in a significant employment law case, the Fourth Circuit ruled last Friday that an employer may decline employment to a prospective employees due to her having made FLSA charges against a previous employer. The case, decided 2-1 over a strong dissent from Judge King, is Dellinger v. Science Applications International Corp.
Dellinger had sued her then current employer for a Fair Labor Standards Act violation, and applied to the Plaintiff, Science, during the lawsuit proceedings for a new position. Science offered Dellinger a job, and requested that she inform it of any civil actions to which she was a party as a condition of her security clearance. Upon learning of the FLSA charges, Science withdrew its offer. Dellinger sued, alleging that Science had taken its action in retaliation to her FLSA charge.
Her case was dismissed by the district court, and the Fourth Circuit affirmed.
The FLSA prohibits retaliation "against any employee" who has sued to enforce the Act. The Act defines an "employee" as "any individual employed by an employer." Judge Niemeyer, after wading through other provisions of the FLSA, held that "Dellinger could only sue Science Applications if she could show that she was an employee and that Science Applications was her employer." According to the majority, no court has extended FLSA’s anti-retaliation protections to prospective employees.
Dellinger argued that a ruling against her would give prospective employers the license to discriminate against prospective employees for having made FLSA claims in the past. Judge Niemeyer said that he was "sympathetic" to this argument, but that:
The notion. . . that any person who once in the past sued an employer could then sue any prospective employer claiming that she was denied employment because of her past litigation would clearly broaden the scope of the FLSA beyond its explicit purpose of fixing minimum wages and maximum hours between employees and employers. We are, of course, not free to broaden the scope of a statute whose scope is defined in plain terms, even when "morally unacceptable retaliatory conduct" may be involved. Ball v. Memphis Bar-B-Q Co., 228 F.3d 360, 364 (4th Cir. 2000).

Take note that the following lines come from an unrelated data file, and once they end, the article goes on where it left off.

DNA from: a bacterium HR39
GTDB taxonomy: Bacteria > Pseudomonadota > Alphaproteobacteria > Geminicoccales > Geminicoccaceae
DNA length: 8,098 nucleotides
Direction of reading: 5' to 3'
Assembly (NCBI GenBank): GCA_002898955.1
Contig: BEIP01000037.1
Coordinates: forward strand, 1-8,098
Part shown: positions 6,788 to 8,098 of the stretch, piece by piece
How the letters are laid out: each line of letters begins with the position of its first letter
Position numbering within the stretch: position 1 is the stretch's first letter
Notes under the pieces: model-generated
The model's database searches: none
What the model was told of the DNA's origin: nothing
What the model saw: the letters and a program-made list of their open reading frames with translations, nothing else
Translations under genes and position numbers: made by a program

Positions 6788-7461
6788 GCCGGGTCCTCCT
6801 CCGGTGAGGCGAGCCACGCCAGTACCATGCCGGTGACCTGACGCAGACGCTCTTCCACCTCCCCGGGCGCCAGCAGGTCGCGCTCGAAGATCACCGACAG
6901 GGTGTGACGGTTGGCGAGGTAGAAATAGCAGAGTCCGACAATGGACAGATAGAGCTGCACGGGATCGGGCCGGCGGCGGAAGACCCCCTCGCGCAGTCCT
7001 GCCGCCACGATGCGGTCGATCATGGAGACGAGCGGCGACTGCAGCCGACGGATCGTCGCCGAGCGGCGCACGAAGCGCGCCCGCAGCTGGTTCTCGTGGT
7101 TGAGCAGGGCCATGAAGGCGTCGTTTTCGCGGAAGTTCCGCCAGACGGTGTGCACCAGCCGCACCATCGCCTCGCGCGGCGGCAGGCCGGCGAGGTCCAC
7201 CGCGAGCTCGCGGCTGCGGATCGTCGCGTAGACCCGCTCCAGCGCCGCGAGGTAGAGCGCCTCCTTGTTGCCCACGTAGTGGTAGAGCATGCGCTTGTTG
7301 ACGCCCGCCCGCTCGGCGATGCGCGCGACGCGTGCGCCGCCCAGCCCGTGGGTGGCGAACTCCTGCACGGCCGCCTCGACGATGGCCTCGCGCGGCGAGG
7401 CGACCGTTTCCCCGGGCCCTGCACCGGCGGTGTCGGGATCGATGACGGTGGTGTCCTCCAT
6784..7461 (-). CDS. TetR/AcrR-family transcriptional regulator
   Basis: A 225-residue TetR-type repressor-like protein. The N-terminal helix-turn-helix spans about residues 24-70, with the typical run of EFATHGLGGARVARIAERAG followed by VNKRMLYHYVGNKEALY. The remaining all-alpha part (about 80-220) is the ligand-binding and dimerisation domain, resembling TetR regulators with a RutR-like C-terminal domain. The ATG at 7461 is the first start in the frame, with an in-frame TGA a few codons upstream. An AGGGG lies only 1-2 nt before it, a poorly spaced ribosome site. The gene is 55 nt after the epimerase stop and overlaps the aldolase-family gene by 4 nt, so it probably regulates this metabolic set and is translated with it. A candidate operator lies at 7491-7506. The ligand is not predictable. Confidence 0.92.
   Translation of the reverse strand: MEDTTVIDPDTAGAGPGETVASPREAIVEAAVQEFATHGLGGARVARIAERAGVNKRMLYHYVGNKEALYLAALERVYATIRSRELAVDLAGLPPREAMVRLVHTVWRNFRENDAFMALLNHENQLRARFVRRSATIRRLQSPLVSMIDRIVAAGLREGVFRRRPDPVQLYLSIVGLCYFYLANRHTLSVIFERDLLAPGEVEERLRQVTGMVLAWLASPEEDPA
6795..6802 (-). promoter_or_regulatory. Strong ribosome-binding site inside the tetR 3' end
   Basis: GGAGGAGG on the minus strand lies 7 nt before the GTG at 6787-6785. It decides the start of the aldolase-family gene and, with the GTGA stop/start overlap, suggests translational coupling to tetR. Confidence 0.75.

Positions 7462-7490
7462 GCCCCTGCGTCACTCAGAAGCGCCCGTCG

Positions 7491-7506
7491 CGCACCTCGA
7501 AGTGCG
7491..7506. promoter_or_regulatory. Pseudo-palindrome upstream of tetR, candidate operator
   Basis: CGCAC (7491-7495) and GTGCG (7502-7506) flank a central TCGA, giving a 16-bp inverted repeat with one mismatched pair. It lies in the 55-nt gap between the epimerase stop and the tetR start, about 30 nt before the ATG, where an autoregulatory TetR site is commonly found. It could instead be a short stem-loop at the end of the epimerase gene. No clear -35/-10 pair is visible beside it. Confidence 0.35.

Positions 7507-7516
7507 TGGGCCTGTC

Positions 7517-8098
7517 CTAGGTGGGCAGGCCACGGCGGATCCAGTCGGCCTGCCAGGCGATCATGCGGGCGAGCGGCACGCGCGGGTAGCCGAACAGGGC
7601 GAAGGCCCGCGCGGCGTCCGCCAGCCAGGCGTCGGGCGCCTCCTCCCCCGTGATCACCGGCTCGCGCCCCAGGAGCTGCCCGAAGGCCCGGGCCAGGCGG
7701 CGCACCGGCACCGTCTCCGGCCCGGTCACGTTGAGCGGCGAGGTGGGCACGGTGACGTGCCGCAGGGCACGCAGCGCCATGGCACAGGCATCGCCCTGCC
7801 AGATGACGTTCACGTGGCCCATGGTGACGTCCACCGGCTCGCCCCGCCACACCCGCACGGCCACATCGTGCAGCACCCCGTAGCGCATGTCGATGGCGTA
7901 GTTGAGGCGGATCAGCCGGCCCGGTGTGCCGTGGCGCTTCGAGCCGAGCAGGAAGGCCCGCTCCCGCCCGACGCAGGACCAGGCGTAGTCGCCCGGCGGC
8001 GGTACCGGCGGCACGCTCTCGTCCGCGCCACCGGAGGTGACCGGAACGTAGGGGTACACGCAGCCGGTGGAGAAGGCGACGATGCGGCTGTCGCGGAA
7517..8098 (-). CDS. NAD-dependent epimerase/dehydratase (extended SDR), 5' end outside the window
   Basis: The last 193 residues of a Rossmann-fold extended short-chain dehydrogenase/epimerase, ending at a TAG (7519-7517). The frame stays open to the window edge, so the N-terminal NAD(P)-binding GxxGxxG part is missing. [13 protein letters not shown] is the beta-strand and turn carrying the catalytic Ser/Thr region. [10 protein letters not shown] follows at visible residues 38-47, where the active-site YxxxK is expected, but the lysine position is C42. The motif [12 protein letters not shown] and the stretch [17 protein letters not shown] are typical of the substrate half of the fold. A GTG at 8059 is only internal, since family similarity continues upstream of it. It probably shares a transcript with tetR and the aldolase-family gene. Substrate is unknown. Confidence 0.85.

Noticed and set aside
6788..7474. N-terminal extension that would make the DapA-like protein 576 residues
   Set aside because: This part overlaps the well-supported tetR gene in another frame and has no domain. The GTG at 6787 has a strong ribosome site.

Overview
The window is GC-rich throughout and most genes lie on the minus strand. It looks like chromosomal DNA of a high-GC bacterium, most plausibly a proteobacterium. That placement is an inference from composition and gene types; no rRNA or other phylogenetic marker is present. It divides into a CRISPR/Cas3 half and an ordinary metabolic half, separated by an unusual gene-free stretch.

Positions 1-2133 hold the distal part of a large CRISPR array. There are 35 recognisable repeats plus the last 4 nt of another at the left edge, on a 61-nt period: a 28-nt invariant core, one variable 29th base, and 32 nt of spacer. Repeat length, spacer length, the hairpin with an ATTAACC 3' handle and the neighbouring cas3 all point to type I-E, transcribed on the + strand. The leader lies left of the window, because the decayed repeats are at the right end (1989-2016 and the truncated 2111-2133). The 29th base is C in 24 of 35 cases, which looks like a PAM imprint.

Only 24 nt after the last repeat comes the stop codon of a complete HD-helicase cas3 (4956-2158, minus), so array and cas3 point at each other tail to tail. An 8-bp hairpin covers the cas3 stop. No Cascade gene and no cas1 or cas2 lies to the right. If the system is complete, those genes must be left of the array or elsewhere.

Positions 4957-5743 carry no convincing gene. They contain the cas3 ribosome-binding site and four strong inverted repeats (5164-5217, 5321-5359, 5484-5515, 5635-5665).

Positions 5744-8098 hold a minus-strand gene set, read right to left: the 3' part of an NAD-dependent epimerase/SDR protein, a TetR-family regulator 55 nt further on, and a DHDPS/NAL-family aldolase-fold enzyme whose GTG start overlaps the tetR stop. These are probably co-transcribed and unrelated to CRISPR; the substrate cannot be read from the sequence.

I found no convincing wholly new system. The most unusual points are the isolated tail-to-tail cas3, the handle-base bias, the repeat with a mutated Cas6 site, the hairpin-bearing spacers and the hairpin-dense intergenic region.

Op. at p.9.
The holding was "that the FLSA gives an employee the right to sue only his or her current or former employer and that a prospective employee cannot sue a prospective employer for retaliation."
Judge King retorted that the Supreme Court had repeatedly acknowledged the "vital role" that anti-retaliation provisions play" in regulating a vast range of undesirable behaviors on the part of employers." Op. at 18. He said that the majority had disregarded the "definitive" principles of statutory construction outlined by the Supreme Court in Robinson v. Shell Oil Co., 519 U.S. 337 (1997). The Supreme Court reversed the Fourth Circuit in that case, saying that a former employee could sue for retaliation under Title VII.
In the absence of the Supreme Court taking this case, employers in the Fourth Circuit are entitled to reject applicants who have a history of suing their employers for FLSA violations without fear of being sued for retaliation under the Act.